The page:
We finally have some breaking news on the next Scooby-Doo film...but it's not what you would have expected. According to Deadline, a live-action Scooby-Doo movie will be released sometime in 2018. Taking the franchise in a different direction, the film will focus solely on Daphne and Velma before they met Fred, Shaggy and Scooby and is currently titled "Daphne and Velma." The film will be a collaboration between Warner Brothers Studios, Blue Ribbon Entertainment and Blondie Girl Productions. Blondie Girl is owned by Jennifer and Ashley Tisdale, the later of which is most famous for voicing the character Sharpay Evans in Disney's High School Musical. Actress Sarah Jeffery has been cast in the role of Daphne, and Sarah Gilman (another Disney star, best known for her lead role as Delia on the Disney Channel original series I Didn't Do It) will play Velma. Both are pictured below.
Through Deadline, Warner Brothers also has released a summary of the film:
Before their eventual team-up with Scooby and the gang, bright and optimistic Daphne and whip-smart and analytical Velma are both mystery-solving teens who are best friends but have only met online — until now. Daphne has just transferred to Velma’s school, Ridge Valley High, a tech-savvy institute with all the latest gadgets provided by the school’s benefactor, tech billionaire Tobias Bloom. And while competition is fierce among the students for a coveted internship at Bloom Innovative, Daphne and Velma dig beyond all the gadgets and tech to investigate what is causing some of the brightest students in school to disappear — only to emerge again in a zombie-fied state.
In an interview with Deadline, the Tisdale sisters revealed that the movie would present Daphne and Velma in much more feminist and empowering way than the characters have been portrayed in the past. "Blondie Girl is committed to telling stories from a female perspective, and we could not be more thrilled to give Daphne and Velma their own story. It’s so exciting to partner with Warner Home Entertainment and Blue Ribbon Content to introduce a new generation to the smart, charismatic, fearless females that we all know and love." Executive vice president of both Warner Brothers Home Entertainment and Blue Ribbon, Peter Girardi, gives some insight on how the idea for this film was thought up. "We wanted to give the audience a new take on these two familiar faces, who are fan favorites in the Scooby-Doo universe. Daphne and Velma are two iconic and strong female characters, and this latest adventure of theirs will be both inspiring and entertaining for the audience."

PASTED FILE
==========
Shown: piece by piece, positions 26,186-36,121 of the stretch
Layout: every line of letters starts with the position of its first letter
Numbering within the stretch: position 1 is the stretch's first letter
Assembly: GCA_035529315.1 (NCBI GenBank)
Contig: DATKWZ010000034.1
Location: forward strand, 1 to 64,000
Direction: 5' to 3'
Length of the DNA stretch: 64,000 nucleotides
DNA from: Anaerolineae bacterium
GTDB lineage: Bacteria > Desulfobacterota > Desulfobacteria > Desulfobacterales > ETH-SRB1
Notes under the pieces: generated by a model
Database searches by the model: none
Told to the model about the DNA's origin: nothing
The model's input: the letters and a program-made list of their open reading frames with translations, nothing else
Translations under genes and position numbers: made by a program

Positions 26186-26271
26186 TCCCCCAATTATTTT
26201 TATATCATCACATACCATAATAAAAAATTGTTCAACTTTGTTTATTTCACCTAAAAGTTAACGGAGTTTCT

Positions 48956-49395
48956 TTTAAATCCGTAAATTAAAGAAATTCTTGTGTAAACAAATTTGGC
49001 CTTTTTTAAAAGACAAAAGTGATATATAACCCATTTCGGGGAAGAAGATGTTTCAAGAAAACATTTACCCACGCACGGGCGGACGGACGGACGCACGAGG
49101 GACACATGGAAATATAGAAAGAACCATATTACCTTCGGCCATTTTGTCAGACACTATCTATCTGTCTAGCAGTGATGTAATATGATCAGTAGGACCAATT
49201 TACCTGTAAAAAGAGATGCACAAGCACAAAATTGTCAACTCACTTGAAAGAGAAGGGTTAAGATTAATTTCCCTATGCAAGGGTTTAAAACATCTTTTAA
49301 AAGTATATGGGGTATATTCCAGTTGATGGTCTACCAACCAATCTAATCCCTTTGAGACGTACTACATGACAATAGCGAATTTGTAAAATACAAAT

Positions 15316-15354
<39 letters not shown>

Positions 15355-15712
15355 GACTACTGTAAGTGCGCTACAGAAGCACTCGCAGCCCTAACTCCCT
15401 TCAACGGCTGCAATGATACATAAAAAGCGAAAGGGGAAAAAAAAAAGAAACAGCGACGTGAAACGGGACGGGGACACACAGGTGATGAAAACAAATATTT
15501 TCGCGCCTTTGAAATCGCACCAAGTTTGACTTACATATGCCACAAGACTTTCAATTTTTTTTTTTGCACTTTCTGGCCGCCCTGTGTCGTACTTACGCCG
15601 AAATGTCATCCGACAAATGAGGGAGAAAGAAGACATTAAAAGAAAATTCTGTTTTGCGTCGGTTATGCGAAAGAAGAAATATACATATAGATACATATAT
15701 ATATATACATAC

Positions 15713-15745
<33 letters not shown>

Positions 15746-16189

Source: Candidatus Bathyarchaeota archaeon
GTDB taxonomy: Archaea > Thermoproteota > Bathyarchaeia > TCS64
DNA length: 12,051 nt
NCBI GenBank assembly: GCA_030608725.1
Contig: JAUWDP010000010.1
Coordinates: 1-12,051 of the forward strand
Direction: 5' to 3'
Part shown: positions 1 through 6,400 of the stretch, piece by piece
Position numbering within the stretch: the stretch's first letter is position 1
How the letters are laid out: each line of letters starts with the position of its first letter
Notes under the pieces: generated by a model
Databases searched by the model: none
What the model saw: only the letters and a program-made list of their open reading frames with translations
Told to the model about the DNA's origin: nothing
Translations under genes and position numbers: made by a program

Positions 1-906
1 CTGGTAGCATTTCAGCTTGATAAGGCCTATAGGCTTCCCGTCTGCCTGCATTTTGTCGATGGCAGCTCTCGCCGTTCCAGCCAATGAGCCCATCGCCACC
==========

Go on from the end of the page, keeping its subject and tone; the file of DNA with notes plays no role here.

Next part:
The current lineup of producers for "Daphne and Velma" include Ashley and Jennifer Tisdale, Amy Kim, Jaime Burke and Suzi Yoonessi. Yoonessi also serves as a director. The film will be written by Caitlin Meares and Kyle Mack, with additional production services being provided by Lifeboat Productions. It is unknown if this will be a theatrical film, or simply another DTV. However, this is a separate project from the previously announced film, formerly known as S.C.O.O.B..
With this movie taking such a different direction than what we've seen for Scooby in these past 48 years, what are your thoughts on a movie with a more feminist focus?
12/1/2017 01:34:24 pm
I was really looking forward to S.C.O.O.B and maybe the start of a Hanna Barbera world similar to DC and Marvel. This news horrifies me. I think it is good giving more screen time to the ladies but the strongest Scooby series/movies are when the gang is all together and without Scooby and Shaggy you lose a lot of the comedy and it jut won't be the same without Scooby.
12/1/2017 03:10:53 pm
I believe S.C.O.O.B. is still happening, though it is no longer titled that and will now be released in 2020. I'm guessing this is because the movie is going through some retooling, so I'm not sure if they'll keep the Hanna-Barbera universe part in or not.
12/9/2017 08:10:12 pm
Give me a good movie with a couple of female leads, and I'll gladly take it. I just don't like when they try to turn it into a political statement like Ghostbusters 2016.
12/9/2017 09:27:30 pm
I feel the same way, though personally, I enjoyed Ghostbusters 2016 and didn't feel that was a political statement. As I mentioned in the reply to Samuel, I don't want the feminist undertones to overshadow the plot of the movie or be focused on too much. I'm very excited to see a more feminist focused movie, but I don't want the movie to be consumed by radical feminism either (as in there needs to be other focuses than simply the fact that Daphne and Velma are empowered women). A good female-focused movie should include a strong feminine perspective, but should presume the viewer is smart enough to understand the point it's trying to get across, without anything being thrown in the viewer's face or obsessively focused on without any other purpose to the movie. Hopefully I made sense on what I was trying to get across :)
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